The Arizona Management System (AMS) is an intentional, results-driven approach where every state employee reflects daily on performance, reduces waste and commits to continuous improvement with sustainable progress.
Because AMS is a system, its interrelated, interacting parts work synergistically; it’s truly a case where the sum is greater than the parts! So, for example, while an agency scorecard is a fine visual performance management tool for showing progress, its value lies less in the “green” than in the “red” by exposing problems for teams to resolve.
In addition to performance management and problem solving, a third component of AMS - leader behaviors - may be thought of as the linchpin holding the entire management system together.
Leader behaviors include the leader’s documented standard work, one-on-one coaching and Gemba walks (i.e., intentional opportunities for leaders to “go and see” how the work is done). In future editions of AMS In Focus, we’ll examine these and other leader behaviors used by Lean practitioners.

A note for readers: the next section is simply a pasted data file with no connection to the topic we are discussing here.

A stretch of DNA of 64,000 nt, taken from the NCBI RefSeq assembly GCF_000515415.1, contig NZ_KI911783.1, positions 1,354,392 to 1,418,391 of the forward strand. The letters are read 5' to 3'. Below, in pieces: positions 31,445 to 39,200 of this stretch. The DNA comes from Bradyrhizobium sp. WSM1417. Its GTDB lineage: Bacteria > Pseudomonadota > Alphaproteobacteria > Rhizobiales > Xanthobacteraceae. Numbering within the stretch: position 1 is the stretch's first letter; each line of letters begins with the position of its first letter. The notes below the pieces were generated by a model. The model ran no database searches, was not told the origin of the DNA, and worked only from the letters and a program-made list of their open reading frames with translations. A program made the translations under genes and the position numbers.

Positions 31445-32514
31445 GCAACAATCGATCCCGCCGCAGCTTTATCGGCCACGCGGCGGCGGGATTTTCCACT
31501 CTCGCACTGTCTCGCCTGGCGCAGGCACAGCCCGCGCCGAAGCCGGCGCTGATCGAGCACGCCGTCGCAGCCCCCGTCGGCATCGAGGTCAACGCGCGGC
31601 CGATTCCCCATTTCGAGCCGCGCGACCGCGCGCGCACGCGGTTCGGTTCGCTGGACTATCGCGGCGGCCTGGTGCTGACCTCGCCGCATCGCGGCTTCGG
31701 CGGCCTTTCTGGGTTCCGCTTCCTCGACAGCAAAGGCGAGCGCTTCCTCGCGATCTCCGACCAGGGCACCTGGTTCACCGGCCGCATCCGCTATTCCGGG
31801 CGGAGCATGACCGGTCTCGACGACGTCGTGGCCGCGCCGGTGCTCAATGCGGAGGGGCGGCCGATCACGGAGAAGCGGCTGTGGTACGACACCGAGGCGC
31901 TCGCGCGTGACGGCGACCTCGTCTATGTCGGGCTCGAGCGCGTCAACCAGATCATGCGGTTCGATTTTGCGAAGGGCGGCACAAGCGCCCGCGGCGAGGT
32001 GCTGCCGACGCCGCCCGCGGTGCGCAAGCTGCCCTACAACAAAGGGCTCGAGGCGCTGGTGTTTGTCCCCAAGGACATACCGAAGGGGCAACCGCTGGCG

Through transparency and consistent behavior, leaders convey how AMS supports and sustains progress and momentum in our ongoing journey as continuously improving organizations.
Leaders must understand basic AMS concepts and commit to using them in their agencies while also modeling the behaviors necessary to develop team members and build future leaders within the AMS structure.
Leader behaviors light the fuse for the “burning platform” that gives urgency, direction and purpose for desired organizational change. Such behaviors are not easily acquired, and no one should ever expect to achieve “level 5” proficiency on any kind of report card. Yet their absence may well challenge an agency’s deployment of AMS and ultimately leave it unsustainable.
With leader discipline comes an evolving mindset throughout the organization that there is always more to learn and master in the timeless quest of continuous improvement.
To date, the italicized elements shown here have been featured in AMS In Focus.